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Wayne uses a visual that didn’t make much sense in his previous directorial disaster, The Alamo (1960); having a mass of the enemy, standing shoulder to shoulder, slowly stalk forward into blazing guns with hardly a one falling. Just as dumbfoundingly nonsensical, later, when a U.S. gunship strafes the Cong who’ve overrun the camp, they seem to be standing around stock-still waiting for the squibs to go off.

If you want a stark measure of how badly put-together the movie is, measure its helicopter attack sequence against a Cong bridge against the majestically terrifying chopper ballet Francis Ford Coppola put together in Apocalypse Now (1979).

Barrett’s script – politics aside – is equally sloppy, and not just with that plotline which feels like two movies (the firebase attack; the behind-the-lines operation) shotgun-wedded together. Every tired WW II war movie cliché you can think of is hauled out and run in front of the camera: the conniving scrounger with a secret heart of gold glommed onto by an adorable orphan whose only friend is his scruffy little pooch; the burly, gruff veteran sergeant; the critical newspaperman who doesn’t have to know what he’s talking about to have a completely wrong opinion. Those cliches look all the more tired misplaced as they are in the context of a war that was, in every way, the antithesis of WW II. I mean, c’mon; the little orphan boy? With a puppy? The only old corndog missing from the script is the one about somebody’s sister who needs an operation so she can dance the ballet again.

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No matter how you cut it, no matter how politically blind you want to be, it’s a dumb movie with characters saying dumb things (“Out here, due process is a bullet!”), and a director (and keep in mind, God bless ‘im, I loved John Wayne) doing even dumber things.

So, what’s my fascination with it? What keeps bringing me back?

Part of it is the fun of watching a 1940s kind of patriotism mash up against the war that killed that kind of sensibility. As I sit there, about every five minutes I’m compelled to say out loud, “Seriously? Seriously?” Part of it is that I’ve always had a fondness for old war movies, and that’s exactly what The Green Berets is – an old war movie disguised as a Vietnam War treatise.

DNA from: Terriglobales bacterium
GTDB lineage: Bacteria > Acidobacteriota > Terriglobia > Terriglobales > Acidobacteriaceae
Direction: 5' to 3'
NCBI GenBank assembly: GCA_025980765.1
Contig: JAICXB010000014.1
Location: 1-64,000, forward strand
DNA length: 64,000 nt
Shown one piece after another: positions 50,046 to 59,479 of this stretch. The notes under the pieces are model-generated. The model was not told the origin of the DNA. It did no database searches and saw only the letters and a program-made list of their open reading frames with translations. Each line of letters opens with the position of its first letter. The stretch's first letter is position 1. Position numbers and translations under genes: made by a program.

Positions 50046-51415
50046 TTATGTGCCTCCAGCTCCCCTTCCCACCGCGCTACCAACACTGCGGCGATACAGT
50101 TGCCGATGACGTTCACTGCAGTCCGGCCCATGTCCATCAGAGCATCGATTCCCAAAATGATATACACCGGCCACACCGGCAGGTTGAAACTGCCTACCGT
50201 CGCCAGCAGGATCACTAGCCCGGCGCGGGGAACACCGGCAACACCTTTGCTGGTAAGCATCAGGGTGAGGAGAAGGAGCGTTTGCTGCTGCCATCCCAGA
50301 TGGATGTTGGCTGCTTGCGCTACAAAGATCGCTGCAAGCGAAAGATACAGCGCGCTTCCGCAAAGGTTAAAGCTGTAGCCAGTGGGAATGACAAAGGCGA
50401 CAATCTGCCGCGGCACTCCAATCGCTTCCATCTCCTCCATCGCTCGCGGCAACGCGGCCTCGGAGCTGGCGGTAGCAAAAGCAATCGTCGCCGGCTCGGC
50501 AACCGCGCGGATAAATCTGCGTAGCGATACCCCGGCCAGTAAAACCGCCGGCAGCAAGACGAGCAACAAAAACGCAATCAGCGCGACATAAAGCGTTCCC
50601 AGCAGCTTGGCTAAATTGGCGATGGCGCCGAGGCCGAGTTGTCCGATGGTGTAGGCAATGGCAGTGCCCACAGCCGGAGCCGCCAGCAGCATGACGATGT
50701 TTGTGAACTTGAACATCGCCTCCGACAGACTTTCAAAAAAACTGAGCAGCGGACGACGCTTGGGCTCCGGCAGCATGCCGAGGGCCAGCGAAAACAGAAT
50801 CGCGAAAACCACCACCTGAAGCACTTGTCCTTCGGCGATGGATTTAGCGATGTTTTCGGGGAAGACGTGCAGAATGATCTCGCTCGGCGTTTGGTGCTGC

But undoubtedly the biggest attraction for me is watching John Wayne be John Wayne no matter how wrongheaded the context. Look, he was 30 years and 50 pounds past pulling off the part (there are scenes of him in a dress uniform where it looks like his buttons will pop so hard they’ll take somebody’s eye out across the room), and his take on the war came out of some Leave It to Beaver dream state worldview, but, ya know, he was still John Wayne…and, like I said, I loved the guy.

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Mackenna’s Gold (1969). Directed by J. Lee Thompson. Adapted from the novel by Heck Allen by Carl Foreman.

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The pedigree promised big. Thompson, after all, was the guy who’d directed 1961’s huge hit, The Guns of Navarone. Here he was re-teamed with Foreman who had produced and written the screenplay for Navarone, and was taking on the same roles for Mackenna. It was a big-scale production originally intended for Cinerama, and its leads – Gregory Peck and Omar Sharif – were backed by an all-star supporting cast including – among others — Raymond Massey, Burgess Meredith, Lee J. Cobb, Eli Wallach, Edward G. Robinson.